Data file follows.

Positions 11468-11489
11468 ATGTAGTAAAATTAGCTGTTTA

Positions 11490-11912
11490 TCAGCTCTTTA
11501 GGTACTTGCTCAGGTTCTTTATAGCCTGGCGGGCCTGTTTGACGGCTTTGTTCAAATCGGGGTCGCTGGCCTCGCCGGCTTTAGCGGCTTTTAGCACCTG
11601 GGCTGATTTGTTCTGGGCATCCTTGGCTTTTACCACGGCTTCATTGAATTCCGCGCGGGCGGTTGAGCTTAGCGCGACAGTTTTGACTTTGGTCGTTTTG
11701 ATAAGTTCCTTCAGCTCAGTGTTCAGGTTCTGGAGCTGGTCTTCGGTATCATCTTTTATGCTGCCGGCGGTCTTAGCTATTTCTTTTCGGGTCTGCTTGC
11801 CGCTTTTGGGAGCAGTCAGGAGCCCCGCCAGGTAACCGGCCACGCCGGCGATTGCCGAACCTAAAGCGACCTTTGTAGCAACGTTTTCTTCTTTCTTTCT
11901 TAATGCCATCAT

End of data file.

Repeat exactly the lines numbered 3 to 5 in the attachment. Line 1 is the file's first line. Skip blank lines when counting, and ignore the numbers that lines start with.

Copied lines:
Positions 11490-11912
11490 TCAGCTCTTTA
11501 GGTACTTGCTCAGGTTCTTTATAGCCTGGCGGGCCTGTTTGACGGCTTTGTTCAAATCGGGGTCGCTGGCCTCGCCGGCTTTAGCGGCTTTTAGCACCTG